The FCC has proposed to revise the Amateur Service Part 97 rules in response to the ARRL's so-called "Symbol Rate" Petition for Rule Making (RM-11708), filed in late 2013, and it has invited comments on its recommended changes. The Notice of Proposed Rule Making (NPRM) in WT Docket 16-239, released on July 28, had been making the rounds at the FCC since May. ARRL had asked the FCC to change the Part 97 rules to delete the symbol rate limit in §97.307(f) and replace it with a maximum bandwidth for data emissions of 2.8 kHz on amateur frequencies below 29.7 MHz.
"We believe that the public interest may be served by revising the Amateur Service rules to eliminate the current baud rate limitations for data emissions, consistent with ARRL's Petition, to allow Amateur Service licensees to use modern digital emissions, thereby furthering the purposes of the Amateur Service and enhancing the usefulness of the service," the FCC said in its NPRM. "We do not, however, propose a bandwidth limitation for data emissions in the MF and HF bands to replace the baud rate limitations, because the rules' current approach for limiting bandwidth use by amateur stations using one of the specified digital codes to encode the signal being transmitted appears sufficient to ensure that general access to the band by licensees in the Amateur Service does not become unduly impaired."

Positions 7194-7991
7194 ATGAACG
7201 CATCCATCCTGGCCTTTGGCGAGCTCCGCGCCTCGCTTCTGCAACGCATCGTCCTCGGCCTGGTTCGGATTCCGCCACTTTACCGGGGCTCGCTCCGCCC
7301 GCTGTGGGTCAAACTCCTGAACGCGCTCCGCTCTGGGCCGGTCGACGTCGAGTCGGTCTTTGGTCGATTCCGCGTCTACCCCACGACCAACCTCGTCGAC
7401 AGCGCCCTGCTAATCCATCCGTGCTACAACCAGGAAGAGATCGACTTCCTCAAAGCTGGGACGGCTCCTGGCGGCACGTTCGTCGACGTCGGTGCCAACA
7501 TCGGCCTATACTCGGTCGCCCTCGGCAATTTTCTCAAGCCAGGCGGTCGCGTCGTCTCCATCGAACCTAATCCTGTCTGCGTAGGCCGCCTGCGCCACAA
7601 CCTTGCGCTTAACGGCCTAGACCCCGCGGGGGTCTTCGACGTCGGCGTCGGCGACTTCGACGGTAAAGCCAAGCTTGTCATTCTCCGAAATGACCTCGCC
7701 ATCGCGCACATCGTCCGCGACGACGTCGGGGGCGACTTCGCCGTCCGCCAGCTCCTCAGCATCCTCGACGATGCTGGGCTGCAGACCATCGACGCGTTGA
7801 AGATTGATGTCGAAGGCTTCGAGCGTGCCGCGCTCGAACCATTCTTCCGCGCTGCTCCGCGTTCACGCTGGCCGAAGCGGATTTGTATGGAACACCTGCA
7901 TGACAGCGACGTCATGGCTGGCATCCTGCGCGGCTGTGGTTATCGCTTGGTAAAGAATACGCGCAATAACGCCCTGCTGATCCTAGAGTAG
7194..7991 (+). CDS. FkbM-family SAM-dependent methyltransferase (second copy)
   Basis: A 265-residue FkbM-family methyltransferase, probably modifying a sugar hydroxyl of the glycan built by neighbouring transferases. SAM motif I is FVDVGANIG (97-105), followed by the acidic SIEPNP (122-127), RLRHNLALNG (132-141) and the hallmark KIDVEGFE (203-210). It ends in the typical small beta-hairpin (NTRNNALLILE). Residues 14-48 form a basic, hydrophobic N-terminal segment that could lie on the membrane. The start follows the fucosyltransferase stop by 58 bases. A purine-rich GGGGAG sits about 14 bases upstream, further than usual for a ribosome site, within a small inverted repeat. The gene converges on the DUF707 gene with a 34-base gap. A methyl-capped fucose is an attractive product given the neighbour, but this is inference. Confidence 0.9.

The ARRL staff was still reviewing the NPRM at publication deadline, and we will report further on this proceeding.
Published with permission of the ARRL. Copyright 2016 Amateur Radio Relay League, Inc.
Recently, the FEMA Region IV RECCWG members formed an auxiliary communications working group to improve the relationship between agencies at all levels and its auxiliary communications volunteers. Steve Waterman, K4CJX, a RECCWG member, was asked to chair this working group. Although the FEMA Region IV RECCWG working group has only recently formed, its members have already identified the following objectives:
Provide a model plan of action for agencies at all levels who wish to enhance their staff by adding non-paid, qualified auxiliary communications (AuxComm) volunteers. This would include mainly, but not exclusively, interested Amateur radio operators local to these civil organizations, and their critical infrastructure partners. It would include sample county and State operations plans that includes ongoing participation of these volunteers in a meaningful way.